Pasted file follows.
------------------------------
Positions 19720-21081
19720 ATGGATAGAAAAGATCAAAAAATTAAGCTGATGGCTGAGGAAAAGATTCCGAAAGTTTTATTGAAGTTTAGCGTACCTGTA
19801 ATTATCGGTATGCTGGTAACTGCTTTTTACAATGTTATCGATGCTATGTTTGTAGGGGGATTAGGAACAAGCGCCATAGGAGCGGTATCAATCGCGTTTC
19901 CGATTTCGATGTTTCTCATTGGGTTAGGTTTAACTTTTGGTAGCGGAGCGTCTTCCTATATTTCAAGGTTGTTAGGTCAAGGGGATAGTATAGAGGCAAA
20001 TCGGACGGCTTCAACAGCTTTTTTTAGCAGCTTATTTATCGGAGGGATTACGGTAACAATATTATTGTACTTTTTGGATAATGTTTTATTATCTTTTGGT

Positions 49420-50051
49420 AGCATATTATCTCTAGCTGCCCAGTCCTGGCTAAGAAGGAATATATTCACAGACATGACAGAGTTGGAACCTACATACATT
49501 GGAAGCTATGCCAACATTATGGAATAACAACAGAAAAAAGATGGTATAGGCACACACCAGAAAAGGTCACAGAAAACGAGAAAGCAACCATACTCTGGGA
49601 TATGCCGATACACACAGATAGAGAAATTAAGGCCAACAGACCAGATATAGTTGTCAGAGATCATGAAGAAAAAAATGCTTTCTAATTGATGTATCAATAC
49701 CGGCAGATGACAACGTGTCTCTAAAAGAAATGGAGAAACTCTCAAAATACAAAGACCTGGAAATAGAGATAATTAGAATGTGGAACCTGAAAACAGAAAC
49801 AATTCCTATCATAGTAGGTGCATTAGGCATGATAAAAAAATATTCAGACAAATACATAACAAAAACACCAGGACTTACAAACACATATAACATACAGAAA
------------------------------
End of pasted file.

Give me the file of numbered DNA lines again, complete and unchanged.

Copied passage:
Positions 19720-21081
19720 ATGGATAGAAAAGATCAAAAAATTAAGCTGATGGCTGAGGAAAAGATTCCGAAAGTTTTATTGAAGTTTAGCGTACCTGTA
19801 ATTATCGGTATGCTGGTAACTGCTTTTTACAATGTTATCGATGCTATGTTTGTAGGGGGATTAGGAACAAGCGCCATAGGAGCGGTATCAATCGCGTTTC
19901 CGATTTCGATGTTTCTCATTGGGTTAGGTTTAACTTTTGGTAGCGGAGCGTCTTCCTATATTTCAAGGTTGTTAGGTCAAGGGGATAGTATAGAGGCAAA
20001 TCGGACGGCTTCAACAGCTTTTTTTAGCAGCTTATTTATCGGAGGGATTACGGTAACAATATTATTGTACTTTTTGGATAATGTTTTATTATCTTTTGGT

Positions 49420-50051
49420 AGCATATTATCTCTAGCTGCCCAGTCCTGGCTAAGAAGGAATATATTCACAGACATGACAGAGTTGGAACCTACATACATT
49501 GGAAGCTATGCCAACATTATGGAATAACAACAGAAAAAAGATGGTATAGGCACACACCAGAAAAGGTCACAGAAAACGAGAAAGCAACCATACTCTGGGA
49601 TATGCCGATACACACAGATAGAGAAATTAAGGCCAACAGACCAGATATAGTTGTCAGAGATCATGAAGAAAAAAATGCTTTCTAATTGATGTATCAATAC
49701 CGGCAGATGACAACGTGTCTCTAAAAGAAATGGAGAAACTCTCAAAATACAAAGACCTGGAAATAGAGATAATTAGAATGTGGAACCTGAAAACAGAAAC
49801 AATTCCTATCATAGTAGGTGCATTAGGCATGATAAAAAAATATTCAGACAAATACATAACAAAAACACCAGGACTTACAAACACATATAACATACAGAAA